Democrats near pressure point on nixing filibuster
The Senate is threatening to box in President Biden and congressional Democrats, who pledged to enact a bold agenda if given power.
With the House passing a slate of big bills and Senate Majority Leader Charles Schumer (D-N.Y.) vowing to give them a vote on the floor, Democrats are quickly barreling toward a pressure point on whether to nix the legislative filibuster.
Without structural changes in the Senate, progressives warn that many of Biden’s big campaign promises are effectively doomed.
Senate Majority Whip Dick Durbin (D-Ill.), asked about the progressive criticism, acknowledged, “There’s truth to it.”
“Unfortunately, we’ve reached that point. And if enough members in the Senate agree, we’ll change the rules,” Durbin said.
The filibuster has come back in the spotlight after the parliamentarian ruled recently that an increase of the federal minimum wage to $15 per hour didn’t comply with rules governing what could be included in the coronavirus legislation.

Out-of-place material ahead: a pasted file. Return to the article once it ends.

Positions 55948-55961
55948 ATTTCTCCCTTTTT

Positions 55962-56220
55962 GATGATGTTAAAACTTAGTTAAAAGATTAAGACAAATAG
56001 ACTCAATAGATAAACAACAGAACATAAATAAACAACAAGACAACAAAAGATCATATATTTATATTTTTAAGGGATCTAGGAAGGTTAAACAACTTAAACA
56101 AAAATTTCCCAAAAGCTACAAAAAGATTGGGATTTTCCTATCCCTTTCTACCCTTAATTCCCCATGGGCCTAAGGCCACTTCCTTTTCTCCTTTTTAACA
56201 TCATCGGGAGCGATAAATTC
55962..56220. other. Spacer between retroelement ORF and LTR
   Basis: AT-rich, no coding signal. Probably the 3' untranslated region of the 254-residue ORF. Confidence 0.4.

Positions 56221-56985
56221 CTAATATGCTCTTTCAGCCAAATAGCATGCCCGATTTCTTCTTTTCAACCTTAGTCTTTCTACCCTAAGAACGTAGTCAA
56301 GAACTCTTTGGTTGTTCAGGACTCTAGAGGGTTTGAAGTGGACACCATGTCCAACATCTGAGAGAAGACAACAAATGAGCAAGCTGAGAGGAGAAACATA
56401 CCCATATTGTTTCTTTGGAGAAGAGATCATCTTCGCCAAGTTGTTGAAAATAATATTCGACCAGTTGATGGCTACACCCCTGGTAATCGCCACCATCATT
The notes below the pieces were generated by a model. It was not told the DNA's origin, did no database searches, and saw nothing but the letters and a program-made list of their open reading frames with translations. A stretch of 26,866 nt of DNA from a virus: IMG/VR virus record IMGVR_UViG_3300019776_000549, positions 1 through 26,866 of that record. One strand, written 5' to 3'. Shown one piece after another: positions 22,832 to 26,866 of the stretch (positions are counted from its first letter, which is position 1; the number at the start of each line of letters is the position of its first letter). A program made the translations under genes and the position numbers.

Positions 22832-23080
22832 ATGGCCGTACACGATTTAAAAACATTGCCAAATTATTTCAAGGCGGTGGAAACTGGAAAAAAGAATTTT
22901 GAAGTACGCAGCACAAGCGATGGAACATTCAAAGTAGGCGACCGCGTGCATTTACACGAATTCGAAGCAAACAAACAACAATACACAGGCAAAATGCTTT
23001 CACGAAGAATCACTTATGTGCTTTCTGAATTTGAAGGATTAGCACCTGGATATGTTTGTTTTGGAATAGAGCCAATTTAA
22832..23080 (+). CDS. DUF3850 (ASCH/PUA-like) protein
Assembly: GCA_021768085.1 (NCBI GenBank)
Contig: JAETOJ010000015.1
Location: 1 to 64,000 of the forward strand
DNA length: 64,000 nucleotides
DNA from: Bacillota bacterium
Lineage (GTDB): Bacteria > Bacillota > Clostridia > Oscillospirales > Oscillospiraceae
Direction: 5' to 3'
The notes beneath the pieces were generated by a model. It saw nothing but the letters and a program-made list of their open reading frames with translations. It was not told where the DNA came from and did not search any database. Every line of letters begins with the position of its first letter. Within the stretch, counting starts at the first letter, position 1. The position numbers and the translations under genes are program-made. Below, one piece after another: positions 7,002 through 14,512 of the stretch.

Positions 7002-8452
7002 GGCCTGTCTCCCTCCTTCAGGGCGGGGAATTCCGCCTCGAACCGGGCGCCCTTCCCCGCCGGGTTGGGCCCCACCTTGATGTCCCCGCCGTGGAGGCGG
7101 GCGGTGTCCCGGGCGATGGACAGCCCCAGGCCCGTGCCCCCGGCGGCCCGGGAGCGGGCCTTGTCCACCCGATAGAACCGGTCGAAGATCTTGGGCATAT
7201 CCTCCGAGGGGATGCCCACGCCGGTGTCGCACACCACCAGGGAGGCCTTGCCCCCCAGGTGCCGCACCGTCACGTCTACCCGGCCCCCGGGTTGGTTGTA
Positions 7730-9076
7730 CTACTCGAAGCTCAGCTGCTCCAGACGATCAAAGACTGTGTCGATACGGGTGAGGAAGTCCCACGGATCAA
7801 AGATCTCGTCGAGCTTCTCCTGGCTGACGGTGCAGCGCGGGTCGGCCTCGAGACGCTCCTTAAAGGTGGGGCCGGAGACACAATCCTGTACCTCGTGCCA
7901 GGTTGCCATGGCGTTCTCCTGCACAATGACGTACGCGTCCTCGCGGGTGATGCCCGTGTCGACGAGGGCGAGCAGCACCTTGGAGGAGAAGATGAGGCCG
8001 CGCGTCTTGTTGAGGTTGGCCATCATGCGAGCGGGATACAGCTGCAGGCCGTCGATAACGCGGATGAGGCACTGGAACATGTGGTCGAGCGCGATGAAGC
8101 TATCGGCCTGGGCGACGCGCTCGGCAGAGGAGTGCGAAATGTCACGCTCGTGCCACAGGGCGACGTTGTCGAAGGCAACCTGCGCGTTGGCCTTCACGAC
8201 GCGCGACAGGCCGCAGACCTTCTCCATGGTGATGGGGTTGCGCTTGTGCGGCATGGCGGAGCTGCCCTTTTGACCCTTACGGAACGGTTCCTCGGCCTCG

But there are bigger tests awaiting Senate Democrats as the House sends them a growing number of bills that likely can’t pass with the filibuster intact and wouldn’t meet the requirements of being squeezed into reconciliation.
Just this week, the House passed a sweeping election and ethics reform bill and police reform legislation — neither of which can get 60 votes in its current form. Senate GOP Leader Mitch McConnell (R-Ky.) has lambasted the first, known as H.R. 1, and the second gets rid of a legal shield for police officers, known as qualified immunity. That’s considered a non-starter for most Republicans.
Schumer has also put the Equality Act — a sweeping civil rights bill that expands protections in education, housing, employment and more to LGBT people— on the Senate calendar, a first step to giving the bill a vote.
Schumer, during a weekly press conference, pledged that the Senate would no longer be a “graveyard,” but asked if he was willing to nix the legislative filibuster if Republicans blocked bills, he demurred.
“The bottom line is … we’re going to come together as a caucus and figure out a way to get the bold action the American people demand. But we will put bills on the floor. That’s the huge difference between McConnell and us,” Schumer said.